Liquidity of commercial banks within acceptable levels

August 15, 2017
Kuala Lumpur, Tuesday, 15 August 2017: – This is with reference to recent media reports regarding the alleged worrying loan-to-deposit ratio (LDR) of Malaysian banks, The Association of Banks in Malaysia (ABM) would like to state that the funding and liquidity conditions of the commercial banks in Malaysia are within acceptable levels. It is important to note that misleading reporting on asset and liability positions may misrepresent the liquidity situation in the marketplace and may cause concern amongst the business community and the public.

The increase in LDR of the banking sector has been driven by the anticipated moderation in deposits growth since 2011 but has remained relatively stable, hovering at between 86.7% and 89.3% over the last three years. However, it is noted that the LDR is a simplistic measure which does not take into account the increased sophistication by banks in Malaysia to diversify its sources of funding beyond the deposits and interbank markets to include bond and equity and other financial instruments available to them.

In addition, the inherent limitations in the use of the LDR in today’s environment include the assumption that deposits are stable, and that chunky, illiquid loans form the main bulk of the banks’ assets. The LDR therefore does not accurately reflect the funding and liquidity conditions of banks. The use of LDR as a measure of the banks’ liquidity has become less relevant in light of the developments in the financial system over the last 10 years or so.

Traditionally, banks relied primarily on customer deposits as a major source of funding. However, since the mid-2000s, the proliferation of alternative investment products available to the average consumer coupled with lower savings and higher consumer activism has reduced the relative stability of customer deposits. This resulted in a shift to a broader funding base by the banks. While deposits remain as the main source of funding for Malaysian banks, the banking sector continues to raise medium-term funds to better manage maturity and currency mismatches.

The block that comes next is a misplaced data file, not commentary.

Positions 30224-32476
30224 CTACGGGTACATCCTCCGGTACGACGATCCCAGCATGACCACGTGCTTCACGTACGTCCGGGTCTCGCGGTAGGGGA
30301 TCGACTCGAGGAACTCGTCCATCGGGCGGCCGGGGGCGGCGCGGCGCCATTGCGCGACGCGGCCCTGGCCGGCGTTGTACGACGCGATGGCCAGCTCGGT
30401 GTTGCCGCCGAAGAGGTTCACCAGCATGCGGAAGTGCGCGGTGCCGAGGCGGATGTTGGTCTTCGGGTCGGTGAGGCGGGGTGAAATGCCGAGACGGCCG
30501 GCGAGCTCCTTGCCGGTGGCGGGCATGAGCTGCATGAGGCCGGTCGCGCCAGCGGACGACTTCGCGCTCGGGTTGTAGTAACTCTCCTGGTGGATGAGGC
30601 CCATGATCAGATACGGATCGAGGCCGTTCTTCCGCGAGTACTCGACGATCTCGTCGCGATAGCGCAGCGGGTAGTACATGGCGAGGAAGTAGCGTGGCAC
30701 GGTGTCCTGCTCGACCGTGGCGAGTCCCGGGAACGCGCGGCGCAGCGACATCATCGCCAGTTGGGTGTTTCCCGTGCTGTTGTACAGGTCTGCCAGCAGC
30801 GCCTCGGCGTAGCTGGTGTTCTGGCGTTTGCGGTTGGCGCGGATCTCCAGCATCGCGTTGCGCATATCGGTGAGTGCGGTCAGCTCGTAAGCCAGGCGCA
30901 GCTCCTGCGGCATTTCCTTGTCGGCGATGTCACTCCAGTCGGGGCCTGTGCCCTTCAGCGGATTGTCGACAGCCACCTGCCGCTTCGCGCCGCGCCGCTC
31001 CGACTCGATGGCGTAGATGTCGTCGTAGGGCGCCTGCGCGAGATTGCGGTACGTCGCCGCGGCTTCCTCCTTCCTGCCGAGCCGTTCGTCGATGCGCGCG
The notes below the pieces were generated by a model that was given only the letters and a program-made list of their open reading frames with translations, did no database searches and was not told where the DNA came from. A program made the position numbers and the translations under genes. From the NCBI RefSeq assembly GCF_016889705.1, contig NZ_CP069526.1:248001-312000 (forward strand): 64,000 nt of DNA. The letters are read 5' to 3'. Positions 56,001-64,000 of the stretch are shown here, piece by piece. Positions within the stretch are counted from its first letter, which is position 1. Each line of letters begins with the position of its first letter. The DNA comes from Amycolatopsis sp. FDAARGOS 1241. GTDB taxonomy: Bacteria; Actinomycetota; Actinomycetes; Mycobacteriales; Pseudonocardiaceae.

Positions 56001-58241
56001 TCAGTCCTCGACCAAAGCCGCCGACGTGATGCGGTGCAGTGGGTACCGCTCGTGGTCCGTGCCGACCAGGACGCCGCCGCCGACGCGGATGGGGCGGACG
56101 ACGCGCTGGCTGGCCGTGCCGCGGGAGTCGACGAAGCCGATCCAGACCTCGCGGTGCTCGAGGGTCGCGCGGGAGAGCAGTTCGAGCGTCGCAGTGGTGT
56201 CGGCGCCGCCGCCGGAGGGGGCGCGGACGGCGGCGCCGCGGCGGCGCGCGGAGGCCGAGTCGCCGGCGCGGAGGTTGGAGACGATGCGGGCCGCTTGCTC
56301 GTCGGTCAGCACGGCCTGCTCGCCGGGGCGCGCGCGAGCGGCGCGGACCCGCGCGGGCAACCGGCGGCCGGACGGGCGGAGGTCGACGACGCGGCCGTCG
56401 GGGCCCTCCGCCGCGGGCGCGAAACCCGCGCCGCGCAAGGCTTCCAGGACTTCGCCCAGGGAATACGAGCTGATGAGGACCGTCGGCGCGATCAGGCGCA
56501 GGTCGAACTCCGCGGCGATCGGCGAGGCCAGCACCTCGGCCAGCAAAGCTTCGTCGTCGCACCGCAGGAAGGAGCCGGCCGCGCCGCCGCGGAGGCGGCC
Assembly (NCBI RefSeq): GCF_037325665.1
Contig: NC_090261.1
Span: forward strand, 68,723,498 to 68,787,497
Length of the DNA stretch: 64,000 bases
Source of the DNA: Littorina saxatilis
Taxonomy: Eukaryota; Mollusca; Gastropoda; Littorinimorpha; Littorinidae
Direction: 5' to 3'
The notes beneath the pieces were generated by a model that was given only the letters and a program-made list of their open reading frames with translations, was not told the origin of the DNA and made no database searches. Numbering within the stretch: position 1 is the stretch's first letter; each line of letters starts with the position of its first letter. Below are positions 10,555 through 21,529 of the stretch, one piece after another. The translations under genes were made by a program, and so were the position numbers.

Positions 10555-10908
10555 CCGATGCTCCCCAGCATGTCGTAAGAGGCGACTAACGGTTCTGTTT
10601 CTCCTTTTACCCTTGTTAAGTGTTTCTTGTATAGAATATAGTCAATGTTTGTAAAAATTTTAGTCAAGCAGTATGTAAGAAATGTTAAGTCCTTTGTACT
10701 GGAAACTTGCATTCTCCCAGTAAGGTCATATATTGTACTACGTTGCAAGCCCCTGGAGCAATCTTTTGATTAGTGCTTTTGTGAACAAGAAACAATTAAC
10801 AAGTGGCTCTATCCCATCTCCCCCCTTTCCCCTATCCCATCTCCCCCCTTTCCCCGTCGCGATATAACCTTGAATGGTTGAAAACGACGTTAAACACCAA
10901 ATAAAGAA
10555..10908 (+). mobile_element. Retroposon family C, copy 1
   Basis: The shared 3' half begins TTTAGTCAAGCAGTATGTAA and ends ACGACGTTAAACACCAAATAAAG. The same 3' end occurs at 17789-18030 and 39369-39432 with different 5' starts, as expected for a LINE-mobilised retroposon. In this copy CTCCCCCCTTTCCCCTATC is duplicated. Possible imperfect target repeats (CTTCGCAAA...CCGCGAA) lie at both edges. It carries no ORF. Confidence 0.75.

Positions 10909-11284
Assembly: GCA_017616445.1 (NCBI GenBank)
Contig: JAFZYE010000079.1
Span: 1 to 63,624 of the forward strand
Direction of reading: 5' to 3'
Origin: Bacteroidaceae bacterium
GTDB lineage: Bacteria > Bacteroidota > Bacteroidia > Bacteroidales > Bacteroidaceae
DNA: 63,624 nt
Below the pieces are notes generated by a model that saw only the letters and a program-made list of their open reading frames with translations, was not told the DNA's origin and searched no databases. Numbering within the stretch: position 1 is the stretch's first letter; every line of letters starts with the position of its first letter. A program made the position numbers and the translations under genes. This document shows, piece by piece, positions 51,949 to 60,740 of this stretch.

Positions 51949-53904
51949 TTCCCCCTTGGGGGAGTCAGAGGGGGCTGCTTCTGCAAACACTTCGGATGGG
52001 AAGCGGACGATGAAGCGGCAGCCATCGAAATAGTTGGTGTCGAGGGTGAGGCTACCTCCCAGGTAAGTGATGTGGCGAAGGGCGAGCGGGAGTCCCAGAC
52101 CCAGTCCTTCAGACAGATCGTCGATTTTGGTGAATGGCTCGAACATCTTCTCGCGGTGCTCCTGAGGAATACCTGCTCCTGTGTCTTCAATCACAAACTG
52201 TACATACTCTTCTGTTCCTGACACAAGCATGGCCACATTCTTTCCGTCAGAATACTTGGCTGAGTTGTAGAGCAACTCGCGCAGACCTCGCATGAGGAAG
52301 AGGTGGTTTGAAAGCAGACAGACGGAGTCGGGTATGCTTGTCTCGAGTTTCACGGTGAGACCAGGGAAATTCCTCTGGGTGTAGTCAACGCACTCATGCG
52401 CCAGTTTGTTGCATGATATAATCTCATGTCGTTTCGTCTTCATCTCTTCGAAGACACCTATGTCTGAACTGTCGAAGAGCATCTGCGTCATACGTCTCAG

To address the limitations of the LDR, the regulators have introduced the use of other indicators of liquidity risk such as the liquidity coverage ratio (LCR), the loan-to-fund ratio (LTF) as well as the loan-to-fund-and-equity ratio (LTFE) in 2015. The LTF and LTFE, available in Bank Negara Malaysia’s Monthly Statistical Bulletin, are better measurements of liquidity as they reflect the broader based funding of the banks. The LTF includes issuances of debt securities in the denominator and gives a more comprehensive assessment of the banks’ funding structure. The LTFE expands on this with the inclusion of equity.

The LCR standard ensures that the banks have sufficient high-quality liquid assets that can be used to satisfy liquidity needs in a 30-day severe stress environment and considers a broader range of factors that can affect funding stability, such as the type of counterparty, transaction tenor and redemption features of a specific product. For commercial banks, the LCR stood at 142% as at June 2017, which is well above the minimum transitional requirement of 80% in 2017. It should also be noted that almost all banks maintained LCR levels above the fully phased-in requirement of 100%, which will only take effect in 2019.
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